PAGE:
There is something so magical about being a child.

The world is new, everything is an adventure, there are unlimited things to explore, and your imagination is free to create whatever possibilities it chooses.

Then you become an adult. Hopefully, you still have some of that magic, but more often than not, you will become cynical, jaded, or at least less imaginative and creative. Your spirit seems broken and you realize the world is exactly as it seems – there are no unicorns hiding in the woods behind your house, no Evil Queen threatening to ruin your kingdom, no werewolves lurking in the creek, and certainly no Santa Claus, Tooth Fairy, or Easter Bunny.

Instead, there are taxes, bills, jobs, appointments, disappointments, and responsibility. I personally believe this is why adults are allowed to drink alcohol, but that is neither a necessary nor pertinent point in this article.

I feel as if sometimes adults try to make their children grow up too quickly. While I am not the one who will tell somebody how they should parent – because, quite frankly, that’s none of my damn business so long as your child isn’t in danger – I do feel strongly that we need to nurture our children’s imaginations, creativity, and sense of wonder.

 

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I struggle between wanting to prepare my children for the real world – being a realist – and letting them believe the world is a fairy tale and a place to explore. It crushes me to think about how heart-broken my children will be when they realize so much of what they grew up to believe to be true is a lie, a fabrication, most of which was perpetuated by me.

My son is currently outside and I am watching him through the window, listening to him play by himself. He is pointing in different directions, while still in his pajamas and wearing rain boots, and explaining to whichever imaginary creature is listening to him where different monsters live. Because he decided that he is a hero today – one who has a fort that he needs to protect. He has battened down the playhouse, shielding entrances with his pogo stick, baseball bats, and light sabers. There are Nerf guns and bullets strewn all over the yard from when he and his sister were shooting these pretend monsters with their invisible army.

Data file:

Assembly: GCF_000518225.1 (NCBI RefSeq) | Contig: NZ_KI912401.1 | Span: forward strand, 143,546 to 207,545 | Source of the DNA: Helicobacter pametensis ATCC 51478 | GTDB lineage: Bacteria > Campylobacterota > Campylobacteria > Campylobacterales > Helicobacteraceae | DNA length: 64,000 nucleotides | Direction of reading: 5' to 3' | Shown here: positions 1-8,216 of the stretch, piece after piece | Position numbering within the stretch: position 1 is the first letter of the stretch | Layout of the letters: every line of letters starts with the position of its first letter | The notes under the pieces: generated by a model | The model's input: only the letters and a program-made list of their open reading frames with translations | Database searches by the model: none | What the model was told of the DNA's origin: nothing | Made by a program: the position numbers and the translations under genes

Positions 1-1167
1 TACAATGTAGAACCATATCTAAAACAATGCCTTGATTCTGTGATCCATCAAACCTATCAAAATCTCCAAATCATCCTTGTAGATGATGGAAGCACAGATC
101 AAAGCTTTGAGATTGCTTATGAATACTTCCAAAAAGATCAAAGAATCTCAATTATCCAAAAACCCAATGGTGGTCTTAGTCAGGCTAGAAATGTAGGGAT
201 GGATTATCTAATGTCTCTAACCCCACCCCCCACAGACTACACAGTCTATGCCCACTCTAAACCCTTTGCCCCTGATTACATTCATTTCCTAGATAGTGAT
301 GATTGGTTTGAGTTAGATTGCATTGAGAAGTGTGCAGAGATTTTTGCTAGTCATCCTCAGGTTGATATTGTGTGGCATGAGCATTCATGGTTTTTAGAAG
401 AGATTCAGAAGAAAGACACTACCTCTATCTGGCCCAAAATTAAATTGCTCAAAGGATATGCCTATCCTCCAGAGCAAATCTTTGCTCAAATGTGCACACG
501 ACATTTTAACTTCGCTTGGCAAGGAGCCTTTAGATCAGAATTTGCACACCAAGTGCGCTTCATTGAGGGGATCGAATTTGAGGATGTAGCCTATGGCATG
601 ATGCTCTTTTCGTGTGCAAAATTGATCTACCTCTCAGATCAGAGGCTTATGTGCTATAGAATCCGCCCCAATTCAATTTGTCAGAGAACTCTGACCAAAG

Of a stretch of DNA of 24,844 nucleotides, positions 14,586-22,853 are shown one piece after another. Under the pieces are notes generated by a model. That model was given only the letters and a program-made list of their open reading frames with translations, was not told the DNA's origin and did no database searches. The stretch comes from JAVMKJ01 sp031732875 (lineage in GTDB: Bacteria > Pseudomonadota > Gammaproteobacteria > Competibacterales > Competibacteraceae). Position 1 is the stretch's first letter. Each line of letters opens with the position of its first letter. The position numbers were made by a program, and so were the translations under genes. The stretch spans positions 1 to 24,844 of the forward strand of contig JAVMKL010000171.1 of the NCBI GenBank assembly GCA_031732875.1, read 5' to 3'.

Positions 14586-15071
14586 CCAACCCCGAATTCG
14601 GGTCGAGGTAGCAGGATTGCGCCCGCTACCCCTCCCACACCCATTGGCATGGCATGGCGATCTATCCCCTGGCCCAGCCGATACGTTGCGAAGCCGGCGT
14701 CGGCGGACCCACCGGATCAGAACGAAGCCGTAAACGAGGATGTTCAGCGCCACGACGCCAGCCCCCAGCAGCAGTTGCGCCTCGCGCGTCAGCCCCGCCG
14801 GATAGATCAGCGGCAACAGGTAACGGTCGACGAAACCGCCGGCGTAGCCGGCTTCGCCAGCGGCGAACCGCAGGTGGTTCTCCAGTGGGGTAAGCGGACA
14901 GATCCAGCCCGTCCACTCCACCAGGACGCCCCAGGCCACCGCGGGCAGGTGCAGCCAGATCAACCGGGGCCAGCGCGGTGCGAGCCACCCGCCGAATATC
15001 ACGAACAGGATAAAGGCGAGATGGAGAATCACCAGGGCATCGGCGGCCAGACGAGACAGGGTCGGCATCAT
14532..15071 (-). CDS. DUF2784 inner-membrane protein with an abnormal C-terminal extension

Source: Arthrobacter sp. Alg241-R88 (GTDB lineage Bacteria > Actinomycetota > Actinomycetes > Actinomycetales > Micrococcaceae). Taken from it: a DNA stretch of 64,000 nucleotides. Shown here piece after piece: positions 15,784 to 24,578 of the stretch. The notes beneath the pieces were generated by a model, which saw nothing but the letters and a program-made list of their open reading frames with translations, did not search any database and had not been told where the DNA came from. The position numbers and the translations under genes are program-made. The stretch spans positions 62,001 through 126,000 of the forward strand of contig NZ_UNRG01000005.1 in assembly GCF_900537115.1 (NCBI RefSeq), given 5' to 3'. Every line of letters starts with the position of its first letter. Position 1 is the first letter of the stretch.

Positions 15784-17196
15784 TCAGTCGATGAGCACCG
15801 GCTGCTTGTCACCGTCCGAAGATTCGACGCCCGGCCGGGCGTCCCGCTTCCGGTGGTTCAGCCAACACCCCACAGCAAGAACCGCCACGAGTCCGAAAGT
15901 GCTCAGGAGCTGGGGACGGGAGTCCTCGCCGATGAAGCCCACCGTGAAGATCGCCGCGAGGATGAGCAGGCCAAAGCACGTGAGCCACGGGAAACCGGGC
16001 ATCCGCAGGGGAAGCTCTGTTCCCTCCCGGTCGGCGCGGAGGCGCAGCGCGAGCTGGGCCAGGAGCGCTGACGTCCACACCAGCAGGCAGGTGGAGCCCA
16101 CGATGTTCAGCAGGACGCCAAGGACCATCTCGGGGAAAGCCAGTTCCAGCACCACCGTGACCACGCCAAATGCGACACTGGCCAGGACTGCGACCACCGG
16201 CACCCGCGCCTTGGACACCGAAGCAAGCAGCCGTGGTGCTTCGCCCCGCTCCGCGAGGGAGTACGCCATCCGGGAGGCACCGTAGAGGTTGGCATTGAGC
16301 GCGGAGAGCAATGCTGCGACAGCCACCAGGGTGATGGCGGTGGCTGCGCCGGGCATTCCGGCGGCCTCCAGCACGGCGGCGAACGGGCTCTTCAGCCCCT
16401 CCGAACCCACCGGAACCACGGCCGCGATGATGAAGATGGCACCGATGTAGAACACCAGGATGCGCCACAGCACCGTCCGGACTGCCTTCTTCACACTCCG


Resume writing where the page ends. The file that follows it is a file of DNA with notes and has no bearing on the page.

He is experiencing magic right now. All I can think about it how all of those toys need to be picked up so I can cut the grass while the weather is still nice.

When does this change occur? When do we, as children, lose our innocence? Is there one defining moment, or is it a slow progression of events that gradually nudge us towards the experienced, realist, cynical side?

I can remember being a care-free little girl. If I had to describe my childhood or illustrate it in one picture, that picture would surely be on some Hallmark card or calendar. My childhood was filled with fireflies, princess dresses, dandelions, running barefoot, playing sports, catching frogs, and swimming in creeks. It was pure magic. I lived in a fairy tale.

The older I grew, though, I realized how limited my perspective was. I viewed the world through the lens of rose-colored glasses. It was hard for me to begin to learn about the evil in the world, that fairy tales and celebratory figures like Santa weren’t real, and it was especially devastating to realize that my parents were not, in fact, a perfectly coupled hero and heroine with capes.

I can recall certain instances where I realized the hardness and unfairness of life. I cannot say for certain if it was any one single or all of these events combined that led to my perspective and outlook on life becoming less magical. I don’t know when that happened.

I do know one thing for certain.

I will let my children relish this magic. I will shield them from the danger and harm, perpetuate their make-believe ideas, and allow them to grow up thinking they have every single chance to actually become a king, a unicorn, a fairy, or even a werewolf. While they are little, I will not break their spirits with the harsh truths of the world.

I want them to grow up and transition into adulthood with any and every ounce of magic, imagination, and creativity that they can hold on to. Our world, especially in the state it currently is, needs some of that magic, that hope, that imagination.

I also know that in addition to encouraging their imaginations and wonder, I will share in that magic. I will be a fundamental figure in their fairytale, playing whatever part I need to on any given occasion. Just the other day I was a Waffle Lady. I’m still not sure how Waffle Lady was incorporated into their play, but Waffle Lady I was.

Today I have also been a part of the fort guard, protecting my son and daughter’s playhouse from monsters (which, really, was a huge mosquito, in addition to werewolves, mean gnomes, and vampires). I know that adult life, parent life, wife life can be hard. Sometimes you feel hopeless, defeated, and disheartened. So in between the tragedies and unfair events – globally and inside my own house – I will let my children charge through their childhood on whatever magical creature or quest they choose.

Kids are only little once. In order for them to be successful and navigate this world, they will be better prepared with a tool belt filled with imagination and creativity. So many of these aspects of childhood can serve them as adults. While they’re still able to, I’ll let them run wild, be ruled by their spirits, and explore with their imagination. If you find yourself especially defeated, run barefoot outside while capturing evil trolls. It might just lift your spirits and bring back a little of that child within you.

Help them keep that magic.